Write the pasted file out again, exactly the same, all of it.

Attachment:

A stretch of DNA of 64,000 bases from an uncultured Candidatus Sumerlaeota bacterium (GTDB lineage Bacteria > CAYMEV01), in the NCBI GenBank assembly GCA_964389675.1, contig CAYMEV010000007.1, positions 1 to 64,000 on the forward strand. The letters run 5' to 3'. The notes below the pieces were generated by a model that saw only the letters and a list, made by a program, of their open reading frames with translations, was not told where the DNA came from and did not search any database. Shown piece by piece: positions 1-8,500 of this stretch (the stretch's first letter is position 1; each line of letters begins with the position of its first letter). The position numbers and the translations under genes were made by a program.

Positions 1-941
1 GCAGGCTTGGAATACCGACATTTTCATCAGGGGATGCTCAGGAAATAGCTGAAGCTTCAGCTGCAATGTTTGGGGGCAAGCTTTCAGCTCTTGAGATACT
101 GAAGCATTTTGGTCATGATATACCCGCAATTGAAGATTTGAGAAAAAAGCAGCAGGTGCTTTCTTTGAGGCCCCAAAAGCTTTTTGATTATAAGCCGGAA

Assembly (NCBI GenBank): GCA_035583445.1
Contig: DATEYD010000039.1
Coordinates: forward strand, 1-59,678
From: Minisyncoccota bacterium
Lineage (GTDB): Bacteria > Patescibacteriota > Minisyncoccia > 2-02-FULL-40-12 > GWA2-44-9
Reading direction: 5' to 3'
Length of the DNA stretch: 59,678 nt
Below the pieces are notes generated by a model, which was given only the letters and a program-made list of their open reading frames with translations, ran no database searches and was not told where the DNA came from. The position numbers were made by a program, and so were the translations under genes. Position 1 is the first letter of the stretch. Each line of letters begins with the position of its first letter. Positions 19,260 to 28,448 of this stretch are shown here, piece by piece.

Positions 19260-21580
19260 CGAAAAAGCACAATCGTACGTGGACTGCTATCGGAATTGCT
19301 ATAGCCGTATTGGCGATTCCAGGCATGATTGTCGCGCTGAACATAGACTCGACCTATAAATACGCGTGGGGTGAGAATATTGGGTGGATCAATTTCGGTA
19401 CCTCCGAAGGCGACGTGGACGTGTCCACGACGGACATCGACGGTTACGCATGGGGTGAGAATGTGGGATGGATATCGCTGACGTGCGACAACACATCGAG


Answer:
A stretch of DNA of 64,000 bases from an uncultured Candidatus Sumerlaeota bacterium (GTDB lineage Bacteria > CAYMEV01), in the NCBI GenBank assembly GCA_964389675.1, contig CAYMEV010000007.1, positions 1 to 64,000 on the forward strand. The letters run 5' to 3'. The notes below the pieces were generated by a model that saw only the letters and a list, made by a program, of their open reading frames with translations, was not told where the DNA came from and did not search any database. Shown piece by piece: positions 1-8,500 of this stretch (the stretch's first letter is position 1; each line of letters begins with the position of its first letter). The position numbers and the translations under genes were made by a program.

Positions 1-941
1 GCAGGCTTGGAATACCGACATTTTCATCAGGGGATGCTCAGGAAATAGCTGAAGCTTCAGCTGCAATGTTTGGGGGCAAGCTTTCAGCTCTTGAGATACT
101 GAAGCATTTTGGTCATGATATACCCGCAATTGAAGATTTGAGAAAAAAGCAGCAGGTGCTTTCTTTGAGGCCCCAAAAGCTTTTTGATTATAAGCCGGAA

Assembly (NCBI GenBank): GCA_035583445.1
Contig: DATEYD010000039.1
Coordinates: forward strand, 1-59,678
From: Minisyncoccota bacterium
Lineage (GTDB): Bacteria > Patescibacteriota > Minisyncoccia > 2-02-FULL-40-12 > GWA2-44-9
Reading direction: 5' to 3'
Length of the DNA stretch: 59,678 nt
Below the pieces are notes generated by a model, which was given only the letters and a program-made list of their open reading frames with translations, ran no database searches and was not told where the DNA came from. The position numbers were made by a program, and so were the translations under genes. Position 1 is the first letter of the stretch. Each line of letters begins with the position of its first letter. Positions 19,260 to 28,448 of this stretch are shown here, piece by piece.

Positions 19260-21580
19260 CGAAAAAGCACAATCGTACGTGGACTGCTATCGGAATTGCT
19301 ATAGCCGTATTGGCGATTCCAGGCATGATTGTCGCGCTGAACATAGACTCGACCTATAAATACGCGTGGGGTGAGAATATTGGGTGGATCAATTTCGGTA
19401 CCTCCGAAGGCGACGTGGACGTGTCCACGACGGACATCGACGGTTACGCATGGGGTGAGAATGTGGGATGGATATCGCTGACGTGCGACAACACATCGAG